While the EP collection is missing a few songs (most notably, the uber catchy pop swirl, “Thorn”), the six on here are a crash course on where shoegaze had been and where it was about to head. Side A features three tracks from Feed Me With Your Kiss and at this point, the band was about as playful as they could be within the confines of their budget, gleefully breezing beyond their anorak sound. The noiseslop lead single featured a harmonized duo between Belinda Butcher and Shields documenting a slurred and aggressively horny demand to “feed me with your kiss” (the sensuality would become one of MBV’s defining factors). Shields’ stayed just as vocally slurred on “Emptiness Inside,” featuring a roaring motor of a sound grounded in Colm Ó Cíosóig’s rapid-fire machine gun snare drumming and “I Need No Trust,” a neo-psychedelic lullaby perfect for incapacitation. About the only criticism that can be offered is that they had put out an EP (of which three tracks appear on Side B) two months earlier that was just beefier.
Relistening to “You Made Me Realise” on tape, what amazes me now is how well Shields is balancing three ideas like a puzzle falling into place. First there’s the industrial gothic throb of that buzzsaw guitar and Cíosóig’s drum. Those choppy rhythms are not just erotic in their own devilish way, they embellish the “Byrds/Dinosaur Jr/Hüsker Dü continuum” that Simon Reynolds foresaw the band existing on–a link that many UK bands making early shoegaze had not quite connected to. Yet, underneath that sound is a genuinely simple pop song that you could hum to, if not sing along! Butcher and Shields hit a disembodied and featherweight harmonization that aptly conveyed their blurred out visions of romance, “insane eyes” and all. It was the perfect cherry on top of their “SST, but kinda goth” fusion. And then there’s the “holocaust section,” where for a 40-second bridge, Shields strums the living hell out of precisely one chord into a white noise cacophony–which sometimes they play for half an hour live. No, it’s not the birth of shoegaze. But who cares?! “You Made Me Realise” deftly conveyed the shimmering pop, erotic bliss, and sheer noise that was happening across these 80s “proto-shoegaze”, all in one explosive song-it set the bar for what could be accomplished, as well as where MBV was heading,.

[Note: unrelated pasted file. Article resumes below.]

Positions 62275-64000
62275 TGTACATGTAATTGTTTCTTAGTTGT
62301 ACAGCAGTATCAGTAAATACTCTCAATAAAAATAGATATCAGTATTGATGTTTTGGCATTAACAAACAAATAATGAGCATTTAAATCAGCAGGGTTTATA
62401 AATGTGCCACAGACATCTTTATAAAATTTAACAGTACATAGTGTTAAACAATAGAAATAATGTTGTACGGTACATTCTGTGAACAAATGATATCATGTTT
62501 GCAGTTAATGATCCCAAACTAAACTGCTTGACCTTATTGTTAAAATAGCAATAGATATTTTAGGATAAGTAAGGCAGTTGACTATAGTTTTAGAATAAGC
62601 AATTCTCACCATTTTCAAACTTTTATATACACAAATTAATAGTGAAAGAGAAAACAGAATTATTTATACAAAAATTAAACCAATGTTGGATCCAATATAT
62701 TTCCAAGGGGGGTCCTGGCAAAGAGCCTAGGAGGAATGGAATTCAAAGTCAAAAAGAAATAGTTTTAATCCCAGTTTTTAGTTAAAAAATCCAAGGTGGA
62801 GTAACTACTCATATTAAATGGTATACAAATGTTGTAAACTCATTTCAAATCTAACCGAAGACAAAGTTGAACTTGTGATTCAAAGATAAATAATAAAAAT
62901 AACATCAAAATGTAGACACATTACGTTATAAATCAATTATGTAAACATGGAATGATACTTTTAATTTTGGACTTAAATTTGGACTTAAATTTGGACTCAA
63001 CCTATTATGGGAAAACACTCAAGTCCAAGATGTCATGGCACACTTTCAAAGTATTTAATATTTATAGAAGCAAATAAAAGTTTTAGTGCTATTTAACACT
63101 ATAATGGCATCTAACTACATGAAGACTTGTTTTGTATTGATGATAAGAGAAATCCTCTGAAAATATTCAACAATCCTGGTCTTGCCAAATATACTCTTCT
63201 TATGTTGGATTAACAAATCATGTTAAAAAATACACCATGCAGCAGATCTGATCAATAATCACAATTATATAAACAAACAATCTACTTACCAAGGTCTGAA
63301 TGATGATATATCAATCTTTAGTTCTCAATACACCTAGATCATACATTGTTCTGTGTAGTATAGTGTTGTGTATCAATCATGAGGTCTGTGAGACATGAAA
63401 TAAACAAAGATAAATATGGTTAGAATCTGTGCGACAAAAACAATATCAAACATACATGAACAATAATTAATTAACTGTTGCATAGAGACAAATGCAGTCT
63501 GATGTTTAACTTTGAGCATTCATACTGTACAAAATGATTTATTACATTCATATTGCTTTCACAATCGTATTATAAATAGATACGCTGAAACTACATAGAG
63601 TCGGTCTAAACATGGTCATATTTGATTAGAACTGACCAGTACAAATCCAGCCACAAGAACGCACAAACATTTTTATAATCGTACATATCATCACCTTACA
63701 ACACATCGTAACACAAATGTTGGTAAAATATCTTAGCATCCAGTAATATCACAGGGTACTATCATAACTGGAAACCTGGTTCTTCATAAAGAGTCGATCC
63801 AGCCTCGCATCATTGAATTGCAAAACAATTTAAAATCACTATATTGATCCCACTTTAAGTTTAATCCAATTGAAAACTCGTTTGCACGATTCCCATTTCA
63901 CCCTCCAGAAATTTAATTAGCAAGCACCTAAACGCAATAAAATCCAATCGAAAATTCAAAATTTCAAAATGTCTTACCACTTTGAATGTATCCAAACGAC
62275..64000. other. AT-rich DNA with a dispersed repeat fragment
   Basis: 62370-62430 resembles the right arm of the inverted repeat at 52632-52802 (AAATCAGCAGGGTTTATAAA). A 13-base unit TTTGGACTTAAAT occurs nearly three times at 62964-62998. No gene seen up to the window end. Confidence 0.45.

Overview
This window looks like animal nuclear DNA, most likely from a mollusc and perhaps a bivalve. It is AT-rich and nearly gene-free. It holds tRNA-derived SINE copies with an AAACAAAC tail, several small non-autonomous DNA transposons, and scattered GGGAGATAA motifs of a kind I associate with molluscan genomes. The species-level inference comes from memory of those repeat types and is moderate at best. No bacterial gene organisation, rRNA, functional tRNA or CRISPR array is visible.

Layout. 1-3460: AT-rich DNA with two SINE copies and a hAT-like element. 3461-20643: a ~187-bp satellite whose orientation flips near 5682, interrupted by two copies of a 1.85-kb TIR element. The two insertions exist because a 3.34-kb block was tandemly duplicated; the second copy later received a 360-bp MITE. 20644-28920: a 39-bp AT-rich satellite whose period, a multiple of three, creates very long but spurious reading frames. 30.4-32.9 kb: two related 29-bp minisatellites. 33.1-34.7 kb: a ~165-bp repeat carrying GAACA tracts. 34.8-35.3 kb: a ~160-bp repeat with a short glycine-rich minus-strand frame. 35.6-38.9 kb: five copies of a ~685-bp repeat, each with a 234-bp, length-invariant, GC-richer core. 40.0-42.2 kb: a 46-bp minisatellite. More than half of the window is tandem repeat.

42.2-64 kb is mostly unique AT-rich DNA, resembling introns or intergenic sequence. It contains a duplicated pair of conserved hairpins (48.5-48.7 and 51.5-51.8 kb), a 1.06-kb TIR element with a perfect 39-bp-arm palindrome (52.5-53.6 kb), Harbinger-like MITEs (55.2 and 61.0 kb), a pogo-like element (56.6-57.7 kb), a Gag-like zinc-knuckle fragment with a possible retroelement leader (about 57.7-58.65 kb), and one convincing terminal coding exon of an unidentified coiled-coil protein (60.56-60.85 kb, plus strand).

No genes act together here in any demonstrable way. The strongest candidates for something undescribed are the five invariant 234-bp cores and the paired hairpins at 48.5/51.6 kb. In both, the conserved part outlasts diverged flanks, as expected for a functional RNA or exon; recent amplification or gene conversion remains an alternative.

And it did not stop there. “Slow”’s swirly, undead tape loop, pulsing bass, and stomping drums found a new way to redefine dub atmospherics with the brute force of a power factory. As Shields mumbled for a “Lick, lick, lick and suck, suck, suck,” he rather frankly said the quiet bits louder than any of their contemporaries. The EP closer “Cigarette in Your Bed” is the closest thing to a genuine rock song, with Sonic Youth “attack and release” atmospherics and Shields’ wistfully singing “doot-doot-doot doot-doot-doo-doot…” for the back half (lyrics that are legitimately acceptable). It’s a victory lap of a track and listening to it, you can practically hear a generation of British kids ready to go hog wild with pedal distortion.
Years later, the genderless ambiquity (that Loveless would perfect) in the lyrics strike the only commonality between Shields and Hüsker. That these songs were written within hours of each other makes it all the more magical. Even wilder is that the band has refused to drop most of this material from their live shows, 30+ years later. Perhaps, for one of these reasons or another, it remains a favorite amongst my former co-workers. So, here’s to MBV for making me realise, might it do so for ages to come.
Tomorrow: We’ll jump from Fall 1988 to March 1992, when a smattering of the first post-Loveless albums drop to a completely changed music landscape, and look back at Curve’s delicious industrial dance opus Doppelgänger.